Mass snooping in China

 Internet and phone snooping in China



 Update: No Surprises...

Kryptowire reveals the snooping software being installed on Android phones that reports personal data back to China


Link Here 20th November 2016

android logoKryptowire, a security firm, recently identified several models of Android mobile devices that have preinstalled permanent software that serves as backdoor collecting sensitive personal data, including text messages, geolocations, contact lists, call logs, and transmits them to a server in Shanghai, China.

Without users' consent, the code can bypass Android's permission model. This could allow anyone interested in a mobile user's data -- from government officials to malicious hackers -- to execute remote commands with system privileges and even reprogram the devices.

The firmware was developed by Chinese company Shanghai ADUPS Technology Company. ADUPS confirmed the report with a bollox statement claiming that it was somehow to do with identifying junk texts.

Kryptowire's research reveals that the collected information was protected with multiple layers of encryption and then transmitted over secure web protocols to a server located in Shanghai. The data transmission occurred every 72 hours for text messages and call log information, and every 24 hours for other personally identifiable information.

ADUPS also explained that the "accustomed" firmware was 'accidentally' built into 120,000 mobile products of one American phone manufacturer, BLU Products. After BLU raised the issue, ADUPS explained that the software was not designed for American phones and deactivated the program on Blu phones.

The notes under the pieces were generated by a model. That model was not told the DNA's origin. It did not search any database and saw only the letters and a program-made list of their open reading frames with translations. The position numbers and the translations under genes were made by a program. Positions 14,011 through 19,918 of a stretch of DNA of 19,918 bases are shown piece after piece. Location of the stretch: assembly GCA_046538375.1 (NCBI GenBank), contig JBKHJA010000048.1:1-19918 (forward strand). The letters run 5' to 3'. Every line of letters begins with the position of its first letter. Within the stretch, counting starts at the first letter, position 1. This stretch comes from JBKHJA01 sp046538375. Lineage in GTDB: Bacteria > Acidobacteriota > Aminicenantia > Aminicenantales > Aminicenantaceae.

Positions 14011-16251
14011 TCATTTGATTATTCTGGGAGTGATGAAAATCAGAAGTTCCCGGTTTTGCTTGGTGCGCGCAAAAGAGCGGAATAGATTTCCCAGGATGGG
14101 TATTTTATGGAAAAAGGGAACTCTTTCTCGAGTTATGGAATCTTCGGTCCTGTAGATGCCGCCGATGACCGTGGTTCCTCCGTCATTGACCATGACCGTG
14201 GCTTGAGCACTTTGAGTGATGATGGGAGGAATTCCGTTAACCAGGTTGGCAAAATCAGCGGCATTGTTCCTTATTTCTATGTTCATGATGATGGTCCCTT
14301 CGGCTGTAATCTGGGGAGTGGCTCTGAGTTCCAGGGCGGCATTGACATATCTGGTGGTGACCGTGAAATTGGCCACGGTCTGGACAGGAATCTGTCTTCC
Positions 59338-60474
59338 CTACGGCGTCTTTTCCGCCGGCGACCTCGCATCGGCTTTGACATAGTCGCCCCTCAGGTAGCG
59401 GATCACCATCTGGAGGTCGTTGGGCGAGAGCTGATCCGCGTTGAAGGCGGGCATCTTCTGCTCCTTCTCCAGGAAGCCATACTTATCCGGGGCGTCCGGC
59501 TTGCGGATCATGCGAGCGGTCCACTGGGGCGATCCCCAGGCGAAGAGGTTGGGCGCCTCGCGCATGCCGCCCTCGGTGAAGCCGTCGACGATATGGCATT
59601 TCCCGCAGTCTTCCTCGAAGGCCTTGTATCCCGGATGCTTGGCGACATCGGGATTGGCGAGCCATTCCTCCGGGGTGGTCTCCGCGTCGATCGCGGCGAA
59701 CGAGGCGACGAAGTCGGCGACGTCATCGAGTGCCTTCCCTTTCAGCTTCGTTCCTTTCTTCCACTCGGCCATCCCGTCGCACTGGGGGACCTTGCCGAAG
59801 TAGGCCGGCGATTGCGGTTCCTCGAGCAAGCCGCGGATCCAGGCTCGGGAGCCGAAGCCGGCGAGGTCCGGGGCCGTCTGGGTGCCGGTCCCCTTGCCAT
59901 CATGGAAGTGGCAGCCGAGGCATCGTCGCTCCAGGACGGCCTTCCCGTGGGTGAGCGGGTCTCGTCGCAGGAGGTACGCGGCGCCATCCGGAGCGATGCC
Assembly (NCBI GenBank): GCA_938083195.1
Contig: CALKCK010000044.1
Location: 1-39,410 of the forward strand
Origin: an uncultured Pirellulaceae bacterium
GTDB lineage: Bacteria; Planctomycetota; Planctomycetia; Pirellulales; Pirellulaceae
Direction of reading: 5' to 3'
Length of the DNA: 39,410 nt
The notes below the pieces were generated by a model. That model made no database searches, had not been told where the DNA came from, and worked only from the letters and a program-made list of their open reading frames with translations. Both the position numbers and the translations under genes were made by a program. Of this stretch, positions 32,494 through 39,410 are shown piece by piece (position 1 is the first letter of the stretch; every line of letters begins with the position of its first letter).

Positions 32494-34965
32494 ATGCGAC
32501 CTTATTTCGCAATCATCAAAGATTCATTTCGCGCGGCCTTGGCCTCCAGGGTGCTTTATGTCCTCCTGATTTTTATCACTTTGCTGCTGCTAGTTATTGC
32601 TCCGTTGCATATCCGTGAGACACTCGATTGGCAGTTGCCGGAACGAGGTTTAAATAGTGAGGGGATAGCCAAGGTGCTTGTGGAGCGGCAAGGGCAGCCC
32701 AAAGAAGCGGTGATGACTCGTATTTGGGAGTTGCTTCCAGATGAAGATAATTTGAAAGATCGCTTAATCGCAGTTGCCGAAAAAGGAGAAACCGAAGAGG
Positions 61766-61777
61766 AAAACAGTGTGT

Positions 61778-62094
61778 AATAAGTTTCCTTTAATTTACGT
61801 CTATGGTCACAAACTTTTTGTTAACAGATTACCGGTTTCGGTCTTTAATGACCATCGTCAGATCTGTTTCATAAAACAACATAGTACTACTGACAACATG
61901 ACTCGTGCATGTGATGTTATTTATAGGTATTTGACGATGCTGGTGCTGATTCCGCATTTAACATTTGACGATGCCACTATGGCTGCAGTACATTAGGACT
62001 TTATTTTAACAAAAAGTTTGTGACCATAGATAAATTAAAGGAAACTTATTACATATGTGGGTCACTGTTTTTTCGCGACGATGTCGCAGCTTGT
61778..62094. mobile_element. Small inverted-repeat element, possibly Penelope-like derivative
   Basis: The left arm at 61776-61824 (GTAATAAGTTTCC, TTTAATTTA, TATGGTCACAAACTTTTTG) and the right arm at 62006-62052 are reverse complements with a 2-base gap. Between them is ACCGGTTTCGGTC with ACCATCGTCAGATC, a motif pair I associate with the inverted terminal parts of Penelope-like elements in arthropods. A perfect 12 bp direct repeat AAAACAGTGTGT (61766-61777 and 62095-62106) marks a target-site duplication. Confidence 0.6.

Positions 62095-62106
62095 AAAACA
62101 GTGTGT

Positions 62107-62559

The news has been widely reported in foreign media as ADUPS is among the largest FOTA (firmware over the air) providers in the world. The company provides a cloud platform for mobile device management to over 700 million active users in 200 countries, which is equivalent to 70% of the global market share as it works closely with the world largest cheap mobile phone manufacturers ZTE and Huawei, both of which are based in China. In 2015 alone, Huawei sold more than 100 million smartphones.

Chinese netizens have not been surprised by the news. Reports about spyware preinstalled in Chinese mobile brands have circulated for many years among mainland and overseas Chinese speaking-communities. In 2014, Hong Kong Android Magazine reported that Xiaomi's smartphones designed for overseas markets were automatically connecting to an IP in Beijing and that all documents, SMS and phone logs, and video files downloaded were being transmitted to a Beijing server.

In 2015, Germany-based security company G-Data also found out that at least 26 Android mobile brands had preinstalled spyware in their smartphones. The three biggest Chinese smartphone manufacturers, Xiaomi, Huawei and Lenovo were all listed.

China's newly passed Cybersecurity Law has provided legal ground for the smartphone's backdoor operation. The law requires "critical information infrastructure operators" to store users' "personal information and other important business data" in China.

In response to the news, many Chinese netizens are pointing out the abusive use of personal data and government surveillance has become the norm.